In the north-west corner of the mosque is the tomb of Sidi Okba, the leader of the Arabs who in the 1st century of the Hegira conquered Africa for Islam from Egypt to Tangier.
They are said to be descendants of Persian tribes; but the fact is very doubtful, and they may be at least as aboriginal as the Maronites, and a remnant of an old Incarnationist population which did not accept Christianity, and kept its heretical Islam free from those influences which modified Druse creed.
But during all this period the caliphs continued to be the religious heads of Islam and their residence its capital.
In 1896 he adopted the title of Zia-ul-Millat-ud Din (Light of the nation and religion); and his zeal for the cause of Islam induced him to publish treatises on Jehad.
Coming forward as the champion of Islam against the infidels, Abd-el-Kader was proclaimed amir at Mascara in 1832.
They subdued the Fula and Arabs already settled in the district, and after being converted to Islam under Abdullah, their fourth king (about 1600), they extended their authority over a large number of tribes living to the south and east.
Of late years, however, there has been a gradual assimilation of broader views by the leaders of Islam in Turkey, at any rate at Constantinople, and the revolution of 1908, and its affirmation in the spring of 1909, took place not only with their approval, but with their active assistance.
In 1535, there were still found in the city native Christians, the last remnants of the mountains, who had never been latinized and never really christianized, accepted Islam without difficulty, but showed their stubborn nationality, not only in the character of their Mahommedanism, which has always been Berber mixed up with the worship of living as well as dead saints (marabouts) and other peculiarities, but also in political movements.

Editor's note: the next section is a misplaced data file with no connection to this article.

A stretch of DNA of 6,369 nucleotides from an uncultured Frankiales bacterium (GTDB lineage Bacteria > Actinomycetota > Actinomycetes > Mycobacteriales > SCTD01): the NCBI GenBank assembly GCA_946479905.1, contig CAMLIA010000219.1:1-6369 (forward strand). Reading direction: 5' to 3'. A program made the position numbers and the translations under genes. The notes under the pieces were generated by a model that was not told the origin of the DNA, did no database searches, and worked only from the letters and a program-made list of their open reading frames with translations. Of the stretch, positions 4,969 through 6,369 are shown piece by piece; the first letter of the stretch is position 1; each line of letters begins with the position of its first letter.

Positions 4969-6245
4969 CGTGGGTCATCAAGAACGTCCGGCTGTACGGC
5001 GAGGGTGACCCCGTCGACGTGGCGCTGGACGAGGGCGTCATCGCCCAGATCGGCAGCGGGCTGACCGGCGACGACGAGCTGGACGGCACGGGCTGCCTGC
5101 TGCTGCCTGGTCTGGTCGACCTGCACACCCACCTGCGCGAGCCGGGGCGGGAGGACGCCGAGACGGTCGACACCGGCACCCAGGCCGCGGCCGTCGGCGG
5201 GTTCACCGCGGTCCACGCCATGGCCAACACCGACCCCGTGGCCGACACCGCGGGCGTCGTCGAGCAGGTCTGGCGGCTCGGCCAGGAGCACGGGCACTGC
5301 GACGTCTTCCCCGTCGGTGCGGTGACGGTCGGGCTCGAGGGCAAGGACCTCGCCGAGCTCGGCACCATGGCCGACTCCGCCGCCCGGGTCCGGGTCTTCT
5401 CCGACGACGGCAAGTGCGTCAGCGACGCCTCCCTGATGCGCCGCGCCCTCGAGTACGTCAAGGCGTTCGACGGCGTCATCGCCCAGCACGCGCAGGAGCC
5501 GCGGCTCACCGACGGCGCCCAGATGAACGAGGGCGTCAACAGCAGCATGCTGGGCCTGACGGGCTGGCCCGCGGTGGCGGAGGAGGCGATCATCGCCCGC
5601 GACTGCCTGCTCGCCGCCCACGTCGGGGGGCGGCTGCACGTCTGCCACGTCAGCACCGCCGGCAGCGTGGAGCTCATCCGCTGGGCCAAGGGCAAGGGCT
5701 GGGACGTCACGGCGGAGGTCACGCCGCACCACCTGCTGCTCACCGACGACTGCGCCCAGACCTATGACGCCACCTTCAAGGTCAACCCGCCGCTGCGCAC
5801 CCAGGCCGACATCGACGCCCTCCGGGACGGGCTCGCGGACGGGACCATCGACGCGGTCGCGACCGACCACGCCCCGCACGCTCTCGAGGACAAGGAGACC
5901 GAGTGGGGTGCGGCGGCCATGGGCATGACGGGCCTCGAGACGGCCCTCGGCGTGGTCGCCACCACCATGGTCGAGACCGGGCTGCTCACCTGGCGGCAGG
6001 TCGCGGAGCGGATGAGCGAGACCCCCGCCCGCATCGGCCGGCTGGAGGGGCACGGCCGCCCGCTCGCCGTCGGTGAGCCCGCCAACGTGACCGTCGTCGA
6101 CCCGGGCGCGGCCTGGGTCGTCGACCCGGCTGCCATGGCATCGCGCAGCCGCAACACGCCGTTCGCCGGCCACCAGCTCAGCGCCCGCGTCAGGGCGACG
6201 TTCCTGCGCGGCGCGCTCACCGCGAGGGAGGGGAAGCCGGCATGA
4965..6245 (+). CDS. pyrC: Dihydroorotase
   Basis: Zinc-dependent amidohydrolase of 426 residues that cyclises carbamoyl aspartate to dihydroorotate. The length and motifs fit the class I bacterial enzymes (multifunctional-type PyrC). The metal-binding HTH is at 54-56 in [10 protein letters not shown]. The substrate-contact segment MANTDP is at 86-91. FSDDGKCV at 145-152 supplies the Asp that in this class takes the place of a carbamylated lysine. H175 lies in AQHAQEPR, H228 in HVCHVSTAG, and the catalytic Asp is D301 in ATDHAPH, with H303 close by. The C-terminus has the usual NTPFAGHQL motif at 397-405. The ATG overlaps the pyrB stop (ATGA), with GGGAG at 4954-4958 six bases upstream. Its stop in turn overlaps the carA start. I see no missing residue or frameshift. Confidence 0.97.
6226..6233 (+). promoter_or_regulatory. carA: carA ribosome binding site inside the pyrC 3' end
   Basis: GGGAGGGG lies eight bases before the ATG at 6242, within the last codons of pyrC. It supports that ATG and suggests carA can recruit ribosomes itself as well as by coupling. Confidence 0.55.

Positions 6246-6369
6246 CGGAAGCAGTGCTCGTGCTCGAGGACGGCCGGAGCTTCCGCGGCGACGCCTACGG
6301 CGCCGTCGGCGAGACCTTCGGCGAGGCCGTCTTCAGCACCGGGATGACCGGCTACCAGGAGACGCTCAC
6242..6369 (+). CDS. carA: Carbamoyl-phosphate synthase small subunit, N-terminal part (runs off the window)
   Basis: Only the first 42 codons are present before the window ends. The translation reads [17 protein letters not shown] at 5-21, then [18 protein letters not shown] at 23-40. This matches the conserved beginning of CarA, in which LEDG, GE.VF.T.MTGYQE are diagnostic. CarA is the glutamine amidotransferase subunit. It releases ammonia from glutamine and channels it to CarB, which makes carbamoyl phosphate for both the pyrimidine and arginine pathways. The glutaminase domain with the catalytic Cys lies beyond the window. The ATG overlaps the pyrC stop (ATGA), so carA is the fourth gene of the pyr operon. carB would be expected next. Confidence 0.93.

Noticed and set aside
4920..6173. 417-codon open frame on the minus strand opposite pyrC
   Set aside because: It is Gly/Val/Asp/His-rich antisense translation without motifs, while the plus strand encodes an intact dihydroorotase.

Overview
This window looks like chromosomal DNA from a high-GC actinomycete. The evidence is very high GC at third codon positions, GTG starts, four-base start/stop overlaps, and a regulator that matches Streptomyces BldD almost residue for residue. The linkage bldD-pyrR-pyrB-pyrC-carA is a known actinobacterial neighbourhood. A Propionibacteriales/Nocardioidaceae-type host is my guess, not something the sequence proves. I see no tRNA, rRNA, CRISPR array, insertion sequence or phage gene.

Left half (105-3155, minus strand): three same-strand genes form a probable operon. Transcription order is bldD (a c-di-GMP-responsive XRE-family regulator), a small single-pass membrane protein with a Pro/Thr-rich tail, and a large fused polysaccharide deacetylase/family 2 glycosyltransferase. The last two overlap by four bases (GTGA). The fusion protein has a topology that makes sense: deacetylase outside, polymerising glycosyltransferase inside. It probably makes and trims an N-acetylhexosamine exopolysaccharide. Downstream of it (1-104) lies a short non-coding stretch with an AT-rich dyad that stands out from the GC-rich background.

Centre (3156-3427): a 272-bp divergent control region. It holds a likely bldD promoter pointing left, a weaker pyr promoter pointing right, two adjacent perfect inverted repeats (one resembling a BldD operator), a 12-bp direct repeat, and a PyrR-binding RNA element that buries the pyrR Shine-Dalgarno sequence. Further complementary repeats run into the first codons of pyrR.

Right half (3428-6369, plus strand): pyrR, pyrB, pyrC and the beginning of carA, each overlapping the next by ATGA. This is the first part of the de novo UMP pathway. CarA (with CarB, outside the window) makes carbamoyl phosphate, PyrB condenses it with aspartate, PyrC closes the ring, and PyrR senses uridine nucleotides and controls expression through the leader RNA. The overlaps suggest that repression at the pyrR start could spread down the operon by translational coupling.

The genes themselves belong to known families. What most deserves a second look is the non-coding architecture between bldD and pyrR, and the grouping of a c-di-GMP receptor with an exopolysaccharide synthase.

Mystical tendencies in Mahommedanism arose mainly on Persian soil (see SuFiism), and Von Kremer has shown that these Eastern tendencies fell in with a disposition to asceticism and flight from the world which had arisen among the Arabs before Islam under Christian influence.
The other Arab tribes became increasingly jealous of the Koreish, while among the Koreish themselves the Hashimite family came to hate the Omayyad, which now had much power, although it had been among the last to accept Islam and never was very strict in its religious duties.